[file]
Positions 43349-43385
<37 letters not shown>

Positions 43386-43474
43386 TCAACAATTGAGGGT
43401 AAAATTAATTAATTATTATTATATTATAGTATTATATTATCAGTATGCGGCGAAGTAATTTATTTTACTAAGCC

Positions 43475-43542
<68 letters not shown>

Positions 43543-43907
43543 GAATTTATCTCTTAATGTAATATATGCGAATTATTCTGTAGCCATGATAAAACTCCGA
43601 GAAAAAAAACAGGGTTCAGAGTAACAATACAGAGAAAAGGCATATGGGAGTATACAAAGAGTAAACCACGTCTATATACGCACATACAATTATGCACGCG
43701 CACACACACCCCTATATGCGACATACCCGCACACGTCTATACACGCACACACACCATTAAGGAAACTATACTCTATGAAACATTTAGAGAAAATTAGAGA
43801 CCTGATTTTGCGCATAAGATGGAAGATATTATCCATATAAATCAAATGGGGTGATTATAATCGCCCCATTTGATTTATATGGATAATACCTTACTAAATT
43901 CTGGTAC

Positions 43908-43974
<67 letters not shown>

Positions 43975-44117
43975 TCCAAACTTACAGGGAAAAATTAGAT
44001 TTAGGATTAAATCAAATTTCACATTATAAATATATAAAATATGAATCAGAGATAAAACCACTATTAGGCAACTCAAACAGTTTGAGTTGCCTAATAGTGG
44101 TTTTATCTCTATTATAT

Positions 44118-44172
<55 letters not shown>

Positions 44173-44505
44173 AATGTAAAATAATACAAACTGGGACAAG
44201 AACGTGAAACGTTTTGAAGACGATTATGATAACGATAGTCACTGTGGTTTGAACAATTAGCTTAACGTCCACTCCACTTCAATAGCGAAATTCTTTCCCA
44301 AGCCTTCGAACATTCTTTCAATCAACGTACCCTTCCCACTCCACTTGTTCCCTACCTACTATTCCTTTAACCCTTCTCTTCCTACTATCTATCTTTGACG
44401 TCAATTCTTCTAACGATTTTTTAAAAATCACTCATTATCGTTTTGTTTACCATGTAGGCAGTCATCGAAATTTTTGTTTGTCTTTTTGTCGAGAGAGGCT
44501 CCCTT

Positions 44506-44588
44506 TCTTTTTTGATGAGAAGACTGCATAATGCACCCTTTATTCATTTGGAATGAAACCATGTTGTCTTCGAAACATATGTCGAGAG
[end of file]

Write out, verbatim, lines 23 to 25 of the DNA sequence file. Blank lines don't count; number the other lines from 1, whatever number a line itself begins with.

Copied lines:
44173 AATGTAAAATAATACAAACTGGGACAAG
44201 AACGTGAAACGTTTTGAAGACGATTATGATAACGATAGTCACTGTGGTTTGAACAATTAGCTTAACGTCCACTCCACTTCAATAGCGAAATTCTTTCCCA
44301 AGCCTTCGAACATTCTTTCAATCAACGTACCCTTCCCACTCCACTTGTTCCCTACCTACTATTCCTTTAACCCTTCTCTTCCTACTATCTATCTTTGACG